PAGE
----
I’ve noted some points as I was reading it (and Michael James on Money already covered many in his review), so here is a breakdown of some things to watch for.

RRSPs: The most noticeable errors (in terms of affecting the message) come from discussions of RRSPs. TL;DR: just accept the take-home message that you should save and invest for your future in some combination of an RRSP and TFSA, and pick up the details elsewhere.

Early on in the book, WLR calls the refund from an RRSP contribution a windfall, and suggests that younger readers use RRSPs over TFSAs because they would rather get this windfall when young than when old. Yet later, when discussing the home buyer’s plan, he suggests the opposite: that using the tax savings for a downpayment is “…stealing from a future version of yourself.” [emphasis in the original] Describing the home buyer’s plan is a touch challenging, but to break it down simply I’ll put it this way: it’s a way to use “the government’s portion” of your RRSP as a downpayment now, or to use pre-tax money for your downpayment. For example, if you’re in the 30% tax bracket and were able to save $17.5k in your TFSA as a downpayment for a house, you could instead have put the $25k you made (and were taxed on before putting the funds in your TFSA) in an RRSP pre-tax, and then used the full $25k for your downpayment. In many cases, this difference (~$7.5k depending on your tax bracket — double for a couple) is not enough to worry about getting into a commitment to repay and the psychology of tapping into sacred retirement funds and all that. However, if that amount can make the difference between having 19% down and getting stuck paying CMHC fees or having 20% and avoiding them, it can be well worth it (though you could just save a up for a few more months too). The HBP is often described as a loan to yourself from your RRSP, which is right because you have to pay it back, but doesn’t really get to the main benefit. Of course, the main drawback is that you do have to pay it back and a shocking number of people don’t, which is why WLR comes in against it.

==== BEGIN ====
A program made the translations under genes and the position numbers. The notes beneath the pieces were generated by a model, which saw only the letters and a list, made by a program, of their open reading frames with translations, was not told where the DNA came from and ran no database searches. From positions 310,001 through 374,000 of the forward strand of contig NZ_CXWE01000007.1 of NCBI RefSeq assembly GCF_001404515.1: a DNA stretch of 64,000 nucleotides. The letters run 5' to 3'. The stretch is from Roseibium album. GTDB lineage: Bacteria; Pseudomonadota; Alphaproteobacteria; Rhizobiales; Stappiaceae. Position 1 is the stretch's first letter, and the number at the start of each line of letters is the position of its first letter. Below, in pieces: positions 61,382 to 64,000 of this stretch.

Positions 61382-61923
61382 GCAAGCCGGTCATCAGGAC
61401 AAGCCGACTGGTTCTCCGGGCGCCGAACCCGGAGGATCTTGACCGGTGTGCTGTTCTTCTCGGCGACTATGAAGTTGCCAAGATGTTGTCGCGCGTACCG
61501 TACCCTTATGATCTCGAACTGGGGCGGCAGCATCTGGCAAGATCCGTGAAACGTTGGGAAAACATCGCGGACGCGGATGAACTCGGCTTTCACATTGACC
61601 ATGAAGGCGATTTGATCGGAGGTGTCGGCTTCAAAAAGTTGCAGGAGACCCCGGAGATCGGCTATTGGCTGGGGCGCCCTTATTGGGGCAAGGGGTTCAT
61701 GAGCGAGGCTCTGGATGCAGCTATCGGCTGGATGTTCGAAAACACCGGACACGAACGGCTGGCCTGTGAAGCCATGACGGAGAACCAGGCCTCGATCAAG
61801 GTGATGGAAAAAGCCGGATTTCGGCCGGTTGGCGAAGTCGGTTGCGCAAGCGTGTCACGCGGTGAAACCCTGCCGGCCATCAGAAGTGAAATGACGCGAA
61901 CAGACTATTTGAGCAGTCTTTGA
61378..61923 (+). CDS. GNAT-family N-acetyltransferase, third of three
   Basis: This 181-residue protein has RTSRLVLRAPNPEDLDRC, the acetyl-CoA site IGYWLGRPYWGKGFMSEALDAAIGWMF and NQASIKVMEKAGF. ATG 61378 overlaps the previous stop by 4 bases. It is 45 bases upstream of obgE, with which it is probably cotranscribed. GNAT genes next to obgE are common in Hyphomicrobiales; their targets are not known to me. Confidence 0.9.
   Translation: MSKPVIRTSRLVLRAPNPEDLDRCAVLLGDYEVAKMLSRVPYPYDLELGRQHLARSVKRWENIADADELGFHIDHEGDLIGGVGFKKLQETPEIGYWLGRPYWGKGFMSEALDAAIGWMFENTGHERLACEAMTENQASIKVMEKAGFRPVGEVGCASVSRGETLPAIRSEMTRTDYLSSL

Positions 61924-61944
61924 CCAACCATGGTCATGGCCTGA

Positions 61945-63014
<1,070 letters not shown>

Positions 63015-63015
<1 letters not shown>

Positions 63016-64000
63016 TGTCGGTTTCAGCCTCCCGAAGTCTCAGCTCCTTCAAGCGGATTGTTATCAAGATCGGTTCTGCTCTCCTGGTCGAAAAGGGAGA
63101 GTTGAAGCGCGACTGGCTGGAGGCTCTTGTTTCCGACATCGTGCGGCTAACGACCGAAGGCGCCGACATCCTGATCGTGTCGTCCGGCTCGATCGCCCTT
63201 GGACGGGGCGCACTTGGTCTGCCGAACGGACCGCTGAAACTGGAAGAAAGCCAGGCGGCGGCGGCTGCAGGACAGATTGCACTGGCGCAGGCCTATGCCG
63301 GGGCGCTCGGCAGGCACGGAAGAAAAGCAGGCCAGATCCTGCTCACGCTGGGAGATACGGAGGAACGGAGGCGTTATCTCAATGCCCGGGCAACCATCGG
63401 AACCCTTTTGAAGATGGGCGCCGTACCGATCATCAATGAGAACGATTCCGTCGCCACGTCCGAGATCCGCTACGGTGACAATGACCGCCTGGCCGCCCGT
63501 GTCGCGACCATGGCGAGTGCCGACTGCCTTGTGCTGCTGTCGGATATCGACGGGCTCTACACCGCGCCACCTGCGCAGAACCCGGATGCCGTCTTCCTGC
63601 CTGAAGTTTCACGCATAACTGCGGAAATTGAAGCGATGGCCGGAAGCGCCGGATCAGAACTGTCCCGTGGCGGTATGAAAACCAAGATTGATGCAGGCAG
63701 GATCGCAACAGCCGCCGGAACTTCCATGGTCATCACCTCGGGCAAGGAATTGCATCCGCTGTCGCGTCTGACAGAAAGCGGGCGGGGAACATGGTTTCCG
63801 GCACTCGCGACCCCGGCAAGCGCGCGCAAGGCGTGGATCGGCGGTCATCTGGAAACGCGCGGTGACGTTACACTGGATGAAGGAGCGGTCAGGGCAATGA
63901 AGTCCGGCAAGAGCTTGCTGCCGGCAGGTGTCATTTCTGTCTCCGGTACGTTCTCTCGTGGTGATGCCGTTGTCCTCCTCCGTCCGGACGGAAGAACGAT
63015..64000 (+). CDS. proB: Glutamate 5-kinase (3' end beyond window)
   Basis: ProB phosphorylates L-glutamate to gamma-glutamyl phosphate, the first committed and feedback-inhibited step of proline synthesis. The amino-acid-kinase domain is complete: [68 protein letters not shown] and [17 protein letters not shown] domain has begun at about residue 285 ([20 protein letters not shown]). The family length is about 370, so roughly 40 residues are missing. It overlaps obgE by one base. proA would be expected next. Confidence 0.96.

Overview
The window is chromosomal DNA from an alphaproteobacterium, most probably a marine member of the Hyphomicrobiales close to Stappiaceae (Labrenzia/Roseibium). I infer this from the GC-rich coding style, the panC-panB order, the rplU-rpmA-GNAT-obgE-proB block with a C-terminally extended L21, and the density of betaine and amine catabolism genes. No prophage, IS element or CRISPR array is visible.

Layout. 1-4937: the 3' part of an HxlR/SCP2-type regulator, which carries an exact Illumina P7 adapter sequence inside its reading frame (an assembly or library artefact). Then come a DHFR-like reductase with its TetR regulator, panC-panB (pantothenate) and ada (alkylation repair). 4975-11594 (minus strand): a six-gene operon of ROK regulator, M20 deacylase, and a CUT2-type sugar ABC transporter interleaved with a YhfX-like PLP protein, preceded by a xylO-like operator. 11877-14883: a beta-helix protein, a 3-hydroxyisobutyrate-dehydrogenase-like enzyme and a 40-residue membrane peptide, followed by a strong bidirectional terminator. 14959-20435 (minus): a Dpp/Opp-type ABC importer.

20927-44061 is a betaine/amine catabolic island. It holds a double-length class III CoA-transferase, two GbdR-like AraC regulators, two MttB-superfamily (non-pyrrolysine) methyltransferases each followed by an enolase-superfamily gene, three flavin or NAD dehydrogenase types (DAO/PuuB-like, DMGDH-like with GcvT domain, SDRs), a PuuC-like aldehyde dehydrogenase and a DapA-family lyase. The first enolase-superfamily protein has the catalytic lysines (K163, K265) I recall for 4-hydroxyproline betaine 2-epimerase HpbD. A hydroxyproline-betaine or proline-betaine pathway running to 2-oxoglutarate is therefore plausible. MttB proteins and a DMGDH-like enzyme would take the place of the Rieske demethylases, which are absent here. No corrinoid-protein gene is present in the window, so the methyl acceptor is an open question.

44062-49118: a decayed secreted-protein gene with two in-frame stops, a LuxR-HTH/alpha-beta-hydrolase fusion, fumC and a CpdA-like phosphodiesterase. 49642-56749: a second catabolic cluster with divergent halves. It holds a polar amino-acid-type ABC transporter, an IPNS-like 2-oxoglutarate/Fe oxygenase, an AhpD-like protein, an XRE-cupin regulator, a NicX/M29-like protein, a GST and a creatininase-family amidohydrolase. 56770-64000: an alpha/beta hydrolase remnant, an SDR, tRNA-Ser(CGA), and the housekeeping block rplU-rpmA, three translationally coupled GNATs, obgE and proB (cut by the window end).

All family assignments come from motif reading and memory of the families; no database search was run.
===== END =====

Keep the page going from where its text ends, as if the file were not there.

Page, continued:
However, it’s also a good safety valve on the RRSP — as a young person you can start saving for “the future” with your RRSP if you want without needing a detailed plan on saving for a house versus saving for retirement, the HBP (and the flexibility of the TFSA) will let you focus on saving and sorting the details out later. WLR makes takes the opposite point of view on this opinion: “It’s important to understand that long-term (retirement) savings and saving for a house are two entirely different things and they need to be treated as such.”

What’s weird is that the book then recommends paying CMHC fees over using the HBP. The HBP has the risk of not getting repaid and costing you some RRSP room and a premature tax bill, but paying for mortgage insurance is guaranteed money out the door.

As for the windfall issue, I tackled that in an earlier post. In short, it’s not — the refund is a total red herring that confuses a lot of people with the RRSP.